Put down

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Put down

Put down is one of the popular terms in cricket that has a double meaning. In the first case, the put down means the destruction of the wicket, in the second – the caught situation, that is, removing the batsman from the game by intercepting the ball (a prerequisite – the projectile must not touch the pitch after the batsman has reflected it). Thus, if the commentator described the episode as the fielder has put the batsman down, it can be interpreted as an unambiguous out.

It should be clarified that the wicket is the main objective of the attacking (field) team. The bowler and the fielders have the right to try to create a put down situation by directing the ball into the wicket or stopping the batsman from running (provided that the ball does not reach the boundaries of the court).

The overwhelming majority of game episodes that lead to the removal of the batsman – for example, bowled, stumped and some others – are associated with put down of the first type, that is, the destruction of the wicket or a serious violation of its integrity. Laws has an entire section at number 29 that deals with put down issues. So, the wicket is considered destroyed if:

29.1.1. The bar is completely knocked out of the grooves on the tops of the stakes, or one of them has been ripped out of the ground: Ball; batsman’s bat or any part of it, provided that at the time of put down it was in the hands of the player; The part of the striker’s bit that has detached from the base (this rule applies only to episodes of put down); By the striker himself, part of his clothing or equipment lost during the game; With the hand or palm of a field player, provided that there was a ball in it at the time of put down; A field player who knocks out one of the stakes in the same way as in the previous paragraph.

29.1.2. Partial violation of the integrity of the crossbar does not count as the destruction of the wicket. However, if it was knocked down in the gap between the stakes, then put down is declared.

29.2. If one crossbar was knocked to the ground, then it is enough to knock down the second one or knock out any of the three stakes for the put down.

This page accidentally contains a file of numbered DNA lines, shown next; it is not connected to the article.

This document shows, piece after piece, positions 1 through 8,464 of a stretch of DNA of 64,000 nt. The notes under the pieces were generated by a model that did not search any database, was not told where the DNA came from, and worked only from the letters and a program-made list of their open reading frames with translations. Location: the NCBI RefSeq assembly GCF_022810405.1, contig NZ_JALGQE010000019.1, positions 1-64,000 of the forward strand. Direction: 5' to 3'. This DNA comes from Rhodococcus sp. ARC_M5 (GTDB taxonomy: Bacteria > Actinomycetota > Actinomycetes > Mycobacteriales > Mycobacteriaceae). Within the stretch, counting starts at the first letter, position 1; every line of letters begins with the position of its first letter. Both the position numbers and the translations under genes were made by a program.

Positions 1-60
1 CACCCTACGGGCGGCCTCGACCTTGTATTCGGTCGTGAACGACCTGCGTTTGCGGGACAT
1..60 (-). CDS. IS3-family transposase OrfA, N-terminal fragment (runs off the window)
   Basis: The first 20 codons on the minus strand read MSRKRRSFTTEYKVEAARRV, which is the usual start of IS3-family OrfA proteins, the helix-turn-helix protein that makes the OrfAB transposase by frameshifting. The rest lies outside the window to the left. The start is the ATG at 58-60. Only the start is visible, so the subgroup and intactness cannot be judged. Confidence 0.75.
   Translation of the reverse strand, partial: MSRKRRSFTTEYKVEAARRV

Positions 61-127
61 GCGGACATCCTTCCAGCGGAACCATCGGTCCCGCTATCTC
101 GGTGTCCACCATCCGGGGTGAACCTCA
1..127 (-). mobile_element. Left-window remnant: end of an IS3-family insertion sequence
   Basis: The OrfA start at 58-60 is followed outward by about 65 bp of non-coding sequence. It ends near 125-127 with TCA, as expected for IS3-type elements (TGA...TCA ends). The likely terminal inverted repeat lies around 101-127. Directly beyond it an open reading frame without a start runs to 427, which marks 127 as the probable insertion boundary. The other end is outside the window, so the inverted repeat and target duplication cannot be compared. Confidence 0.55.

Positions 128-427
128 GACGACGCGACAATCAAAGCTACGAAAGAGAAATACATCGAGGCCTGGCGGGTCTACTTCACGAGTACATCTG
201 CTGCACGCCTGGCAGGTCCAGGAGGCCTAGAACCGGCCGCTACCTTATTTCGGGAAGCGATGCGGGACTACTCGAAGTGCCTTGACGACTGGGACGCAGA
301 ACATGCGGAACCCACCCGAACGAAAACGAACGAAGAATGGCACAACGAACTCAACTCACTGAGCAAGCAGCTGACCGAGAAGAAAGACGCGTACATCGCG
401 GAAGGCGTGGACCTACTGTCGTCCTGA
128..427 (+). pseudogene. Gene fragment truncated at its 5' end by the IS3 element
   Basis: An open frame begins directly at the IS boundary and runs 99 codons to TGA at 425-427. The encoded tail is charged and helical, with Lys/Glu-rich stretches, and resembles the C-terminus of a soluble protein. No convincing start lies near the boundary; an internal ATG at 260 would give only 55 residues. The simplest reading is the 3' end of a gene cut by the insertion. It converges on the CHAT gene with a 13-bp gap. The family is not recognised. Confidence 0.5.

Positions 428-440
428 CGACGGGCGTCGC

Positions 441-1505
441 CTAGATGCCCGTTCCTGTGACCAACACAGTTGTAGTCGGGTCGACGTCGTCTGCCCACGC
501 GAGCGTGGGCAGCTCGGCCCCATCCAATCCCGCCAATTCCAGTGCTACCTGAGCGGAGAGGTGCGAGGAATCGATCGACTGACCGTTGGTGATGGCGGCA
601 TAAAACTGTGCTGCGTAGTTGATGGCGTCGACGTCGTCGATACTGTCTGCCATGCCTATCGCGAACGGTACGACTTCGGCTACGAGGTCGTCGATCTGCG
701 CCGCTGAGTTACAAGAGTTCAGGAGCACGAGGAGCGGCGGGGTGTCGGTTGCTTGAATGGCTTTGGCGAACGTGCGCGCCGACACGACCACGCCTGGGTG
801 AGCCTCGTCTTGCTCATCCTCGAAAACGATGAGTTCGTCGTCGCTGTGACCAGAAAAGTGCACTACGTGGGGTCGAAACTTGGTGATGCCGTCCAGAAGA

29.3. Restoration of the wicket. If the put down was called while the ball was in play, the wicket could not be restored until the dead ball is announced. However, any fielder has the right to replace the crossbar or crossbars at the top of the stakes and stick one or more stakes in their original places.

29.4. The rules allow playing with wickets without crossbars (for example, if the weather conditions are not favorable enough). The judge decides on this issue, and he also determines whether the wicket was destroyed.

29.4.1. If the referee has agreed to play without crossbars, he may call the put down if the ball has damaged the base of the wicket, bat, part of the striker’s clothing or equipment.

29.4.2. If the wicket has already been partially or destroyed, then the previous rule applies to the stakes that retain their original position. In addition, any fielder has the right to replace stakes to be able to put down.

As for the second type of the put down, it is directly related to caught – one of the most popular ways to remove a batsman in cricket, in which any of the field players or wicket-keeper intercepts the ball after being hit by the bat, but before the projectile hits the ground.

There are several types of the caught (for example, if a wicket-keeper intercepts the ball, then the caught behind the wicket or caught at the wicket will be recorded). It is noteworthy that the episode can be interpreted as obvious or as non-obvious. In the first case, as a rule, the batsman admits defeat and goes out on his own. In the second, if the ball strikes the bat, bounces off the batsman’s foot, or slips between the bat and the pitch, an additional appeal by the field team to the referee may be required. In the most difficult cases, the referees resort to television viewing to determine the final put down.

Interestingly, the recognized record holders for the number of put down of the second type (Caught) – the South African wicket-keeper Mark Busher, on account of which 532 intercepted balls, and the Indian batsman Rahul Dravid with 210 balls.

Nisha Bhavani
Author: Nisha Bhavani Position: Cricket Expert

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